Throughout history, migration of birds has been a universal phenomenon. Many animals migrate in response to biological requirements, such as the need to find a suitable location for breeding and raising their young, and to be in favourable areas for feeding. In some cases, these specific requirements are fulfilled in locations separated by distances of thousand of kilometres. During their migration, these animals cross political boundaries between nations; boundaries that have no inherent meaning for animals, but which have a dramatic influence on their annual life-
As wildfowlers we endeavour to only take a sustainable harvest of quarry species that show in the short, medium and long term that quarry species populations are not affected by hunting. In addition, where possible we try to reduce any possible impact of wildfowling on quarry species by reducing natural loss through improvement of habitat. As a local club our conservation efforts tend to be concentrated in Norfolk, such as our regular rubbish clearance of Rockland Broad and all our marshes. Future conservation plans involve additional nesting boxes in suitable sites for Mallard and small birds that are susceptible to predation by the uncontrolled numbers of Magpies evident in today’s urbanised world and other introduced predators such as released Mink (accidental or otherwise). Many local populations of Mallard have been decimated if not wiped out by these ferocious predators. In addition, we are building bat boxes to be sited in areas to help these nocturnal insect predators on the road to recovery. In addition Rockland Wildfowlers’ Association pride themselves on a responsible approach to hunting by opening individual marshes for shooting only two days a week. This in no way reduces our opportunity to shoot, since our land portfolio is so varied and expansive and we allocate days of the week such that there is still an enviable choice of marshes to visit six days a week. It does however underline our commitment to sustainable wildfowling and reducing to negligible, our effect on wildlife.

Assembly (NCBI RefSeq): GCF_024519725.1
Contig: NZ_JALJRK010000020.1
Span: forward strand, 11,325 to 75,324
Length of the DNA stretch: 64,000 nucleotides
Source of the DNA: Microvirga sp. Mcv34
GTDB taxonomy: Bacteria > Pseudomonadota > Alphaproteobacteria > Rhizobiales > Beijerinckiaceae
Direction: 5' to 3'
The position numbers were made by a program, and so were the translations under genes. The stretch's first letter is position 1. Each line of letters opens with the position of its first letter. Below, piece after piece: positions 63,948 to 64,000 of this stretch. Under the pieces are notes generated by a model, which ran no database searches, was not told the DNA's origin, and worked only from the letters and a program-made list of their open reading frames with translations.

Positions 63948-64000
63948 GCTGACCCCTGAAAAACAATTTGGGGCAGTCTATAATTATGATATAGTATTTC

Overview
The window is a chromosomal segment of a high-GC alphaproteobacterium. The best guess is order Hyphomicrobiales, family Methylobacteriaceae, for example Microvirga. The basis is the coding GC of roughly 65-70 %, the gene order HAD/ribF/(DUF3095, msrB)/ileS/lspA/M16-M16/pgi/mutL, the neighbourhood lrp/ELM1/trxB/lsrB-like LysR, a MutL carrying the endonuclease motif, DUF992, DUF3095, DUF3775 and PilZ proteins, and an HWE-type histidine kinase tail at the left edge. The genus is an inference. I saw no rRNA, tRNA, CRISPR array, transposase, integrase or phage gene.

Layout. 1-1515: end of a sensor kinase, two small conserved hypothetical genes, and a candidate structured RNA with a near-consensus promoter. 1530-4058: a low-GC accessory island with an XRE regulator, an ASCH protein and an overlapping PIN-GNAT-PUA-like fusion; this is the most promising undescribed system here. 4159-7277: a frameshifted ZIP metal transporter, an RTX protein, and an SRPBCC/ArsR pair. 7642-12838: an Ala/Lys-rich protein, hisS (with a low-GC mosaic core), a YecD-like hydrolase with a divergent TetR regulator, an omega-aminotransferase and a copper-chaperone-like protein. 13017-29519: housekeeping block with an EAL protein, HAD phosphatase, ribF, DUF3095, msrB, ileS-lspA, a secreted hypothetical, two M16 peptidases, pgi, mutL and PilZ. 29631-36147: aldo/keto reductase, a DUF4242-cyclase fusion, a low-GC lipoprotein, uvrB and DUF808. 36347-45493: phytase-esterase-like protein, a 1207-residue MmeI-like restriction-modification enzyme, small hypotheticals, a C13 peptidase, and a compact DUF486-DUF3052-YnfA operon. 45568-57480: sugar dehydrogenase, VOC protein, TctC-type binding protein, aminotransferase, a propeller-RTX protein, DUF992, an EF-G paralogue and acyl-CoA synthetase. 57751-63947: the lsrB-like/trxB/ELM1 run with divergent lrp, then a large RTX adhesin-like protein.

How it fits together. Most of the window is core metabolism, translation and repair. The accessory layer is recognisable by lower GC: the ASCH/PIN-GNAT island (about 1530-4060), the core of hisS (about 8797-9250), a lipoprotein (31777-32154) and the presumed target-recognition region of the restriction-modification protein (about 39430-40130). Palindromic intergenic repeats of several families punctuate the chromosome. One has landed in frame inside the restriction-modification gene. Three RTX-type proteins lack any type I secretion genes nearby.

Our national and global efforts tend to be coordinated by the Wildlife Habitat Trust (WHT) for which RWA raises money. The WHT then distributes funds to help with the acquisition of land for nature conservation and provides grants to help manage sites for wildlife and is now turning its attention to providing some support for local and national Bio diversity Action Plans. Most recently, grants have been given to help with the conservation of Grey Partridge, Water Voles and Dormice. These grants support the conservation objectives of the RSPB, the Environment Agency and English Nature. To date, the WHT has provided assistance to conservation projects where the total land acquisitions have exceeded £1 million. Although lead shot can still be used legally for shooting in the United Kingdom it is no longer used by members of Wildfowling Clubs in England. Instead we use non-